In the end, for technical reasons related to the applicable legal standard of review, the judge upheld an arbitration panel's award which favoured only one of the private stores' complaints. However, both the arbitration panel and the Court indicated strongly that an arrangement whereby a liquor board acts as wholesaler to both its own stores and to private stores should be avoided. At the conclusion of the judgment, the Court stated:

After having reviewed the entirety of the record, rife as it is with the undercurrent of animosity and examples of the contentiousness about which I wrote at the beginning of this judgment, I would be remiss if I did not make the following comments.

Although I have dismissed the [private stores'] appeal — largely on the basis of what I believe is a rigorous application of the appropriate standards of review — my determinations in that regard ought not to be seen as a judicial benediction of the conduct of the MLCC.  Although the members of the arbitration panel (unanimously or as a majority) variously made findings of fact and drew inferences to which I have deferred, there was, in the case of some of the allegations in the notice to arbitrate, evidence adduced that could have equally resulted in findings and inferences less favourable to the MLCC’s position.  I say that not for the purposes of second-guessing the arbitration panel (whose findings and inferences contained no palpable and overriding error), but rather to underscore its own conclusion that the time has come to revisit the relationship between the private wine stores and the MLCC. [emphasis added]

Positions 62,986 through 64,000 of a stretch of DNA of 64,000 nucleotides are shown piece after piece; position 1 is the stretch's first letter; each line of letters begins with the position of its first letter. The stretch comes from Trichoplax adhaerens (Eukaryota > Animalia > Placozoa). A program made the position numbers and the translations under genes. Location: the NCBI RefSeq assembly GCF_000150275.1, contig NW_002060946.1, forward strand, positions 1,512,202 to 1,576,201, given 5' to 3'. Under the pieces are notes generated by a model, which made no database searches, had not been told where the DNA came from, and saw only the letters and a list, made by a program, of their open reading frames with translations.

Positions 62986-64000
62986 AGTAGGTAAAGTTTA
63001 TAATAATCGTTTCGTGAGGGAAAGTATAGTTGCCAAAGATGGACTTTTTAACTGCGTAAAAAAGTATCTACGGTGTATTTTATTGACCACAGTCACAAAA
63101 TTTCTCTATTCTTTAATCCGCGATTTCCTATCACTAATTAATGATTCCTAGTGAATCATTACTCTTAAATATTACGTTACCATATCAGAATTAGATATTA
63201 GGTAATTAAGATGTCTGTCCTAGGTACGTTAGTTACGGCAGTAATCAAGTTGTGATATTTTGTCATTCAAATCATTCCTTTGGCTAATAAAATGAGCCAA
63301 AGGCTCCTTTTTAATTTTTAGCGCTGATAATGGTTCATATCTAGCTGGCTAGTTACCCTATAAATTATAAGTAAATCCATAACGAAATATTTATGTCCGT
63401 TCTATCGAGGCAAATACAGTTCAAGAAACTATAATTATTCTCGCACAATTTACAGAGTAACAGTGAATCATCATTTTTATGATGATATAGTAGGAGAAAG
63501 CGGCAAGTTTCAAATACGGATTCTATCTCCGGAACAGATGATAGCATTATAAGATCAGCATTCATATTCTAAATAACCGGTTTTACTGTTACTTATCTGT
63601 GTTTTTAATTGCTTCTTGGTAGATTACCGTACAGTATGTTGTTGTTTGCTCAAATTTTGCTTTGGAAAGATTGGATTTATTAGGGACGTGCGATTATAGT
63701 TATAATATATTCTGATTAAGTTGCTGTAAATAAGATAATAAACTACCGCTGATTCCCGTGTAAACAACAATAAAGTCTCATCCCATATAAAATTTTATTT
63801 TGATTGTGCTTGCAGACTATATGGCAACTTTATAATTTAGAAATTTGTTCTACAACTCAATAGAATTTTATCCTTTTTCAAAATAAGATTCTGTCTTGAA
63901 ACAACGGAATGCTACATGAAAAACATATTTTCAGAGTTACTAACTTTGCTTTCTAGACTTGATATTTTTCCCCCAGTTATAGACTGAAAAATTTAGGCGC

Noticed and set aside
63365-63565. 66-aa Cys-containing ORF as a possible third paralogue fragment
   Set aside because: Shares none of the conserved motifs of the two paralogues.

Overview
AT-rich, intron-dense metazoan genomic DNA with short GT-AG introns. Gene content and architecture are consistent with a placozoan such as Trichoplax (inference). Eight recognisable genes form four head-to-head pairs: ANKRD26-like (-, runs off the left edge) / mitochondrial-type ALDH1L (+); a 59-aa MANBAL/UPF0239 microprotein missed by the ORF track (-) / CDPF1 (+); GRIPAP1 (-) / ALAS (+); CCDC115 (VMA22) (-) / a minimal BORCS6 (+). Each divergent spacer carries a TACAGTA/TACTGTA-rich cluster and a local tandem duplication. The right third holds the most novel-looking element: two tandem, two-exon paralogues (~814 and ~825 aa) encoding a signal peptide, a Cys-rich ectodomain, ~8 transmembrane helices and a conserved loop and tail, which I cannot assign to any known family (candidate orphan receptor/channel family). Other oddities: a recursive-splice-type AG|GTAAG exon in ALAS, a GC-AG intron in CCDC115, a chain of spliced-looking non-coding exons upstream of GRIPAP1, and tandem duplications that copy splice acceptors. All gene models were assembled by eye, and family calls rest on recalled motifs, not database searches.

The judgment is interesting reading because it illustrates the formidable difficulties that private retail wine stores have when dealing with a wholesaler/supplier who is also their major competitor. At one point in the judgment, the court reviews evidence provided by the CEO of the MLCC whereby he candidly admits that the liquor board was surprised at the loss of business to the private stores and was unhappy about losing that business from its own retail stores.

Of course, the structural problems that exist in Manitoba also exist here in B.C. The private wine and liquor stores here must also obtain their product from the BCLDB which is their major competitor. As readers will know from my previous comments, I think it makes more sense for government to get out of the retail liquor business entirely. However, if government wants to stay in it to any extent, there should at least be a complete separation of the wholesale and retail aspects of the business so that the LDB's current conflict of interest is eliminated. While the Banville judgment is only a single precedent, it provides a useful view from the bench as to how judges might view these issues in the future. The message is sensible and fair: don't permit a government monopoly wholesaler to also act as a retailer if it is supplying private stores with which it's retail operations compete.